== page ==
Cutting the Cost of College

Daryl Dagit - Savant Capital Management

Let’s begin with some great news: Most families do not pay full price for college. According to the National Association of College and University Business Officers, 87 percent of incoming freshmen received institutional grants and/or scholarships. So how do you find the best deal?

To begin, you need to understand who gets scholarships and where to look for them. Many make the mistake of only looking at private scholarships from charities, foundations and other outside groups. These awards—which can be found on scholarships.com and fastweb.com—are highly competitive and represent a very small amount of what is actually granted. A better source of locating scholarships is staying local. Most high schools have a list of available scholarships, many of which do not have need-based criteria and often go unapplied for. I recently learned that a local scholarship of $2,500 went unused after no one applied.

You will need to know your Expected Family Contribution (EFC) to see if you will be eligible for need-based financial aid. The EFC determines how much the school will expect you to pay for one year of college, which means you need to complete the FAFSA as soon as possible. If you have a high EFC, look for schools that provide merit aid. If your score is lower, look for schools that are generous with those who qualify for need-based financial aid.

Your next stop should be the online Net Price Calculator Center at collegecost.ed.gov/netpricecenter.aspx. The best way to cut costs is to apply to colleges that will give you the most scholarships and grants. Before applying, you can use this federally-mandated calculator to obtain a personalized estimate of what the college will cost. Some find that a school with a high tuition may award a financial aid or merit package that will cut the published cost in half.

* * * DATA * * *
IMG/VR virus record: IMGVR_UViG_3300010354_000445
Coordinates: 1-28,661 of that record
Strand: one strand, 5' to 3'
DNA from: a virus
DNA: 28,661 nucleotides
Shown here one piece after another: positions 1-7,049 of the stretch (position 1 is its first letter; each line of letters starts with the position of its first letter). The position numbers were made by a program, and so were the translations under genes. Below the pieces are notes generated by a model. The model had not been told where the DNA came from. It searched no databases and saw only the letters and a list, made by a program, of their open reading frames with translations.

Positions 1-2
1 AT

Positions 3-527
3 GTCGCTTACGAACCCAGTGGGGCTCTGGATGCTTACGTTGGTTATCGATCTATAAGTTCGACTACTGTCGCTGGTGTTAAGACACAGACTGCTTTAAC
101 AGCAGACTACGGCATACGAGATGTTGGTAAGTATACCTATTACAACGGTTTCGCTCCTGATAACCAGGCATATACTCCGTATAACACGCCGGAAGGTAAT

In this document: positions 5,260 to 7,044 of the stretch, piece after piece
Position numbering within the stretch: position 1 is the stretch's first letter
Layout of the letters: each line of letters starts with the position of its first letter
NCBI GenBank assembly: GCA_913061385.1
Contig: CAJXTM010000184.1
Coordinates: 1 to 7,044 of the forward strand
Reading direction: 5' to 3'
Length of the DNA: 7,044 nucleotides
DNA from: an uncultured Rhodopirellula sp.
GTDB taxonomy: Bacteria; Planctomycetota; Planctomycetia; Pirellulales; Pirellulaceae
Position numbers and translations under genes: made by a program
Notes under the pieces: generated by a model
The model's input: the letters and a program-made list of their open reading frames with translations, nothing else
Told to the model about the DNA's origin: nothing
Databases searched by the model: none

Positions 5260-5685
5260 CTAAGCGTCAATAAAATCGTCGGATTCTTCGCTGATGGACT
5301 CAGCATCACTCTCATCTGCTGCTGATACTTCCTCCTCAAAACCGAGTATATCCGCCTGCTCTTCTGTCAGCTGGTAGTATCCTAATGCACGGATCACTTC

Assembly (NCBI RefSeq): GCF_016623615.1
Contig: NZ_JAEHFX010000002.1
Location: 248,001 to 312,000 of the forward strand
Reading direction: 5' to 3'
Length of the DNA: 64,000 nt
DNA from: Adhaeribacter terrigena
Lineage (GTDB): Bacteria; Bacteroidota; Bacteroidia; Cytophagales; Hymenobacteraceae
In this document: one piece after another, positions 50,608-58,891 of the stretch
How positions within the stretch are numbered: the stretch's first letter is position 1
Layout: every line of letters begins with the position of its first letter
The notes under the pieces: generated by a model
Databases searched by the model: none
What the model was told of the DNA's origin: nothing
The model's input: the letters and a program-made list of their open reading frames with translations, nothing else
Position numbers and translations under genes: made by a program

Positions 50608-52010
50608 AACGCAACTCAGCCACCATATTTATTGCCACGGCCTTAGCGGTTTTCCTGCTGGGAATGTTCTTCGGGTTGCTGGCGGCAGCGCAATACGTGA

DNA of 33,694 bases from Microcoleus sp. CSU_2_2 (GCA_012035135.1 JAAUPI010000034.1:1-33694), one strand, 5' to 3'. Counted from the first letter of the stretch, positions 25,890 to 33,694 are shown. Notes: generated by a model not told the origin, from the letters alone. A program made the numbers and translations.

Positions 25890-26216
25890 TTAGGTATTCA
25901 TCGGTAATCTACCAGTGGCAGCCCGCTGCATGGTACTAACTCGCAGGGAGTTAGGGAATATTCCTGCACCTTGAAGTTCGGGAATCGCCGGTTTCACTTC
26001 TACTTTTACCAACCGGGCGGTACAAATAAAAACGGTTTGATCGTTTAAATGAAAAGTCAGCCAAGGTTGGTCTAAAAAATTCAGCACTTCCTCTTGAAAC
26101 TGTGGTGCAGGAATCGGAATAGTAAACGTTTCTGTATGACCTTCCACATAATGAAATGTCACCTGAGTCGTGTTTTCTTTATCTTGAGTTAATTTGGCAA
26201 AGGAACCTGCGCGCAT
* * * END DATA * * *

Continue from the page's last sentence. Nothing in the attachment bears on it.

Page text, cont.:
Once you know what the net price could be, you will want to find out how stingy the school is on financial and merit aid by visiting collegeboard.org. Enter the school, and then click on the “Paying” tab on the left side of the screen. At the top of this page, you will see a tab entitled “Financial Aid By the Numbers.” This takes you to a screen that will show the number of students who apply for need-based aid, the number judged to have need, the number who were offered aid, and how many had the full need met.

Last but not least, check graduation rates. Go to collegecompletion.chronicle.com to find four-year graduation rates by state and by college. It does not benefit you to find the lowest net-priced school if the students take more than four years to graduate.

There are many ways to cut costs for college, but the more informed you are, the better your chances of realizing significant savings—and using those funds for your own retirement. iBi

Daryl Dagit is the Market Manager, Financial Advisor in the Peoria office of Savant Capital Management. He can be reached at (309) 693-0300.

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